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USC Professor Helping to Develop Nanoblood

Chris Robinson
Mike Switzer/SC Public Radio
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Imagine being able to store red blood cells as a bottle of powder on a shelf, not needing any refrigeration or for those who need regular transfusions, being able to receive one through a simple injection into the upper arm, like a shot.  Our next guest is a University of South Carolina professor who has been an integral part of this nano blood technology.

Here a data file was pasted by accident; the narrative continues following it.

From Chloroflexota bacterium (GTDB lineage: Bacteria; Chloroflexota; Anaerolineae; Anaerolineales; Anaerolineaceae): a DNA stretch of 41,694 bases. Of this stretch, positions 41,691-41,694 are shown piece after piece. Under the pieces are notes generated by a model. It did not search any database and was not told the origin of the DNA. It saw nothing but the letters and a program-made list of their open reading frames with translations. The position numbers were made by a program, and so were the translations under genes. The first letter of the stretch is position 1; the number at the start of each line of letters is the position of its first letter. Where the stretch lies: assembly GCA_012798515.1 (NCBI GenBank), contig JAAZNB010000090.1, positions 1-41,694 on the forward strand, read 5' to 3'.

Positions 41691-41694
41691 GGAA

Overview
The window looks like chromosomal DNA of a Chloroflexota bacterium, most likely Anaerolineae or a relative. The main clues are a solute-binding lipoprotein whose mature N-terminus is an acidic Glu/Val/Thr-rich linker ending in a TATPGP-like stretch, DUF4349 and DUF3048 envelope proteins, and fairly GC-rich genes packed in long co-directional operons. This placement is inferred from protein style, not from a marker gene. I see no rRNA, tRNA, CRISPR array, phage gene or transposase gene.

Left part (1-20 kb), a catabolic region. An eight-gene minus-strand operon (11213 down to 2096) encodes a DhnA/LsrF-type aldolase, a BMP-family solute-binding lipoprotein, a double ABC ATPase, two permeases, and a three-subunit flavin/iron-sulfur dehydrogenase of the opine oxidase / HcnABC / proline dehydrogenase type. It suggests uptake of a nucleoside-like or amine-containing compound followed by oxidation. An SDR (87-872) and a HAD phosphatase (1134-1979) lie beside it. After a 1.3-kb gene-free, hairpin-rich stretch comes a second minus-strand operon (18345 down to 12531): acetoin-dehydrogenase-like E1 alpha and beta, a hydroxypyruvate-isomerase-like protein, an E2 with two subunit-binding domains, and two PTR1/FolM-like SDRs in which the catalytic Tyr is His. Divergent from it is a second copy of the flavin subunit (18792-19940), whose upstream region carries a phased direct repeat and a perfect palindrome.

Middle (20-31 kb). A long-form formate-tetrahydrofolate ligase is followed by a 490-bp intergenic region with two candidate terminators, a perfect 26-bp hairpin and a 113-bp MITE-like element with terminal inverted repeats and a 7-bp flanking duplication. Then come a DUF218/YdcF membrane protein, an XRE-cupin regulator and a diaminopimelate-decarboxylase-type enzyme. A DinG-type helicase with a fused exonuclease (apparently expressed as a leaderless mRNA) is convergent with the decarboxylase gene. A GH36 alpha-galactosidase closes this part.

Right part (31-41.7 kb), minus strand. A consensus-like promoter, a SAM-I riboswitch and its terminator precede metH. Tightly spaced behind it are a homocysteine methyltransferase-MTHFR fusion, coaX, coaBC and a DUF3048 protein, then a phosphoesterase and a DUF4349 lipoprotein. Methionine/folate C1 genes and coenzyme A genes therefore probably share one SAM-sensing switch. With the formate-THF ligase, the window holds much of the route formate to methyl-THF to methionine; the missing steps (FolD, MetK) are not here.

Mike Switzer interviews Chris Robinson, Chair of the Department of Fine Arts at the University of South Carolina campus in Beaufort, SC and a consultant for Nanoblood and Synzyme Technologies in South Dakota.

After almost 20 years, Mike Switzer retired from Wells Fargo Securities in 2001 as Senior Vice President/Investment Officer and Certified Portfolio Manager. In 1999, he and his wife, Maggie, purchased and operated for eight years the Baskin Robbins ice cream store on Forest Drive in Columbia. They grew the store from a bottom-tier operation in the Baskin Robbins franchise system to one in the top 5% nationwide within three years, tripling sales along the way. While operating the ice cream store, Mike and Maggie received patents for a portable ice cream sink and fold-down sneezeguard they invented and in 2002 started Magnolia Carts, an ice cream cart manufacturing company, which they sold in 2013.